As early as March, both the Council of Europe’s Commissioner for Human Rights and United Nations Special rapporteur on the Human Rights of Migrants called on the Greek government to investigate these allegations and uphold refugees’ right to access asylum procedures in Greece, whilst also condemning the risk to migrants’ wellbeing posed by concealing pushbacks. This call was soon joined by the International Organization for Migration and UN Refugee Agency, until Greek Ministers, FRONTEX Executive Director, Fabrice Leggeri, and EU Commissioner for Home Affairs, Ylva Johansson, were invited to testify before the European Parliament’s LIBE Committee in July. The principle subject of this hearing concerned a Danish Coast Guard asset on loan to FRONTEX Joint Operation Poseidon in Greece which refused an unlawful order by Greek authorities. It quickly became apparent that this was not an isolated incident, and further reports emerged of FRONTEX assets turning a blind eye in the vicinity of pushback incidents.
An extraordinary meeting of the FRONTEX Management Board, was summoned in November by Commissioner Ylva Johansson to investigate, after which a specialist committee comprising Member States was appointed, in addition to parallel investigations by the European Union Anti-Fraud Office, and the European Union Ombudsman’s Office.
In September, the European Commission published the EU’s long-awaited draft Migration & Asylum Pact, with the objective of “striking a new balance between responsibility and solidarity”. The Pact included a detailed ‘Search and Rescue’ proposal to relieve frontline states in the event of a large number of disembarkations over a short period of time, through a twin strategy of rapid relocation across the EU and streamlined returns to countries of origin. The Pact was largely welcomed by Member States but drew a more critical reception from Human Rights organisations who decried the emphasis on deportations, framed as solidarity.
Central Mediterranean migration remains high but manageable with 94,950 recorded arrivals in 2020, although this is a 20% reduction from 2019 and the steady downward trend from 2015 continues. Reported fatalities also continue to drop, but at a much slower rate, still accounting for more than one death in every hundred arrivals; potentially more when the likelihood of unknown boat capsizes is taken into account.
The Armed Forces of Malta, as the country’s designated maritime SAR authority and key actors in the Central Mediterranean, have been repeatedly accused by civil society organisations of refusing and delaying assistance to migrant boats, culminating in the alarming practice of hanging up or ignoring distress calls. This is a disturbing example of State negligence which not only falls foul of Malta’s international maritime legal obligations, but also presents a risk to all maritime traffic travelling through Malta’s vast Search & Rescue Region (SRR). Unfortunately the anticipated partnership between the SAR NGOs Migrant Offshore Aid Station (MOAS) and Sea-Eye proved unsuccessful, leaving the Ocean Viking of French NGO SOS Méditerranée as the only dedicated civil society rescue vessel not currently detained by port authorities or undergoing maintenance work.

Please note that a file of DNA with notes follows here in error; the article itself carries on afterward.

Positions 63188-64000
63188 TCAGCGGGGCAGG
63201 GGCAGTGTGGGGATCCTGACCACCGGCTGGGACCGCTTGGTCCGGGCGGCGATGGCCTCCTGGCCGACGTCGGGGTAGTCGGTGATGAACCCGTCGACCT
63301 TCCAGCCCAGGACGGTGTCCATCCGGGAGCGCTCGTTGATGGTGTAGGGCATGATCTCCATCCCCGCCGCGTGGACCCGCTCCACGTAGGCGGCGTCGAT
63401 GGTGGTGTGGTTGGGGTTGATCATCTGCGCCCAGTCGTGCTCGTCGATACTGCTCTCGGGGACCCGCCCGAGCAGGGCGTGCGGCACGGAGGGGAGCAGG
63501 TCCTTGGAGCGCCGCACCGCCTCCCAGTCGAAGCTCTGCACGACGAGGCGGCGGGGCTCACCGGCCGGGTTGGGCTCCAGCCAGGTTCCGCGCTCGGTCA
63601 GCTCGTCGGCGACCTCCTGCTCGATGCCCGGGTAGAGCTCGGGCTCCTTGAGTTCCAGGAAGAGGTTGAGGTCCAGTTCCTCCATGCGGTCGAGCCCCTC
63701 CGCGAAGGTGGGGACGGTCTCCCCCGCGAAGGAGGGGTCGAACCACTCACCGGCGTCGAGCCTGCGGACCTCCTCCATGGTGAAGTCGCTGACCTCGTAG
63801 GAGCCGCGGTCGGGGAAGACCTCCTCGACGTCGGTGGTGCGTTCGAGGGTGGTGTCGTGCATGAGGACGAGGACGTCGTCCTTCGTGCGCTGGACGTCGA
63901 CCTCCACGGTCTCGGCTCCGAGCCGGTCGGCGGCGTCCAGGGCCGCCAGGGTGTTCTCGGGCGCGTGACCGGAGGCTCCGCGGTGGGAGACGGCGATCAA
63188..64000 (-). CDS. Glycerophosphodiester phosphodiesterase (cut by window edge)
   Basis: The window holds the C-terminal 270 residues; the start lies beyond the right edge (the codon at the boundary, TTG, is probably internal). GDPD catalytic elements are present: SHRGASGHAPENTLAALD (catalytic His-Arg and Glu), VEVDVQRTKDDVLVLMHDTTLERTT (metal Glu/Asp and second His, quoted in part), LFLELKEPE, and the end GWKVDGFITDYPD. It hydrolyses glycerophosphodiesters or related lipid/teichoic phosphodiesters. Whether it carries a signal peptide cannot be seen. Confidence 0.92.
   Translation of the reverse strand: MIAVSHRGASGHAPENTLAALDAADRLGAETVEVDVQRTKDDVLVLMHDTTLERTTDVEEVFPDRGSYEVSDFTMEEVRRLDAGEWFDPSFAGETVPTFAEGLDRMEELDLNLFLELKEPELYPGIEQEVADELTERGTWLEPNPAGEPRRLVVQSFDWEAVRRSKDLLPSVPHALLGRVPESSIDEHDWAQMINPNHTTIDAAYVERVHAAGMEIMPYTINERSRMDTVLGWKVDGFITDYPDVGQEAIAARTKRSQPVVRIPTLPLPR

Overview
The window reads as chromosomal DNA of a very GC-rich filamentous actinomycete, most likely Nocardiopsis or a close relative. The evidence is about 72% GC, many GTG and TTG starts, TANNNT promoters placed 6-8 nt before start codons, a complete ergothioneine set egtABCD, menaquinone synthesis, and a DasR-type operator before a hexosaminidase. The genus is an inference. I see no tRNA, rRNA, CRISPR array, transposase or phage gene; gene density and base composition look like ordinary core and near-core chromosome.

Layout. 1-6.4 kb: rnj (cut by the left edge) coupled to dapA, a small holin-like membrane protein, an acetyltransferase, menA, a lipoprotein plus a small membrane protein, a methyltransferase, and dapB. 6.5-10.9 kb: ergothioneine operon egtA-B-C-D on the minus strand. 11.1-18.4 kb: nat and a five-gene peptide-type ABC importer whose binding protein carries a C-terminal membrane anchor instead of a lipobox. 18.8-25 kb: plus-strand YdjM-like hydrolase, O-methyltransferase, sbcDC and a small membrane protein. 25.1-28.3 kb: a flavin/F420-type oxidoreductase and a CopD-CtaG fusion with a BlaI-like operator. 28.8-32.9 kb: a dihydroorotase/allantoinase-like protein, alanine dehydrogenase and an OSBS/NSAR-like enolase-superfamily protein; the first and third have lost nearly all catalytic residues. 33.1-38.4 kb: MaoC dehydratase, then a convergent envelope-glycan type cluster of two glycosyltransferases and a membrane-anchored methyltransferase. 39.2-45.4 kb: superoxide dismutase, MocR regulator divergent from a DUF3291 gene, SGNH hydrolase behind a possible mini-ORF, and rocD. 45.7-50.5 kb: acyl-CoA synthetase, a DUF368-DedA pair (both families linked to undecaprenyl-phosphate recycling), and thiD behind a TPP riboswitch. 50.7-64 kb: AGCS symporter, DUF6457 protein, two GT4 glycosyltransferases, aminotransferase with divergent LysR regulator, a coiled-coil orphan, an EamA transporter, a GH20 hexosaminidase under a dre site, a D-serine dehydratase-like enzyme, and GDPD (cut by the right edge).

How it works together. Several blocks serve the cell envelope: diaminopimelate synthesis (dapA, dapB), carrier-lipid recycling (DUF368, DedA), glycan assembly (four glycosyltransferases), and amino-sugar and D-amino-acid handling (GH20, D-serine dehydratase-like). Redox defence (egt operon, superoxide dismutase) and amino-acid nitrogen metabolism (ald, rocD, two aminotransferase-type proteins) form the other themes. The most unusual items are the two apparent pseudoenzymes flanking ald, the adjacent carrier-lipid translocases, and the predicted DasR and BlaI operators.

It is unclear whether this reduction in Central Mediterranean migration flows can be attributed to increased border management efforts in Libya and Tunisia, or other factors, including COVID-19, but the emergence of new ‘old’ routes between Algeria and Sardinia, and West Africa to the Canary Islands have caught the Italian and Spanish authorities off-guard. Reception and SAR capacities have been quickly saturated due to the frequency of arrivals and lack of available resources on the islands as they contend with COVID-19; 10% of the Canary Islands’ entire arrivals for 2020 landed in one single weekend, leading calls for evacuation to the mainland where essential needs and rights could be met.
Human Rights at Sea will continue to monitor the situation of migrants and refugees at sea and advocate the need for safe and secure seas, for access to a safe port for disembarkation and for meaningful responsibility sharing between the EU, its Member-States and third countries in the region.
Author: Marc Tiley and Human Rights at Sea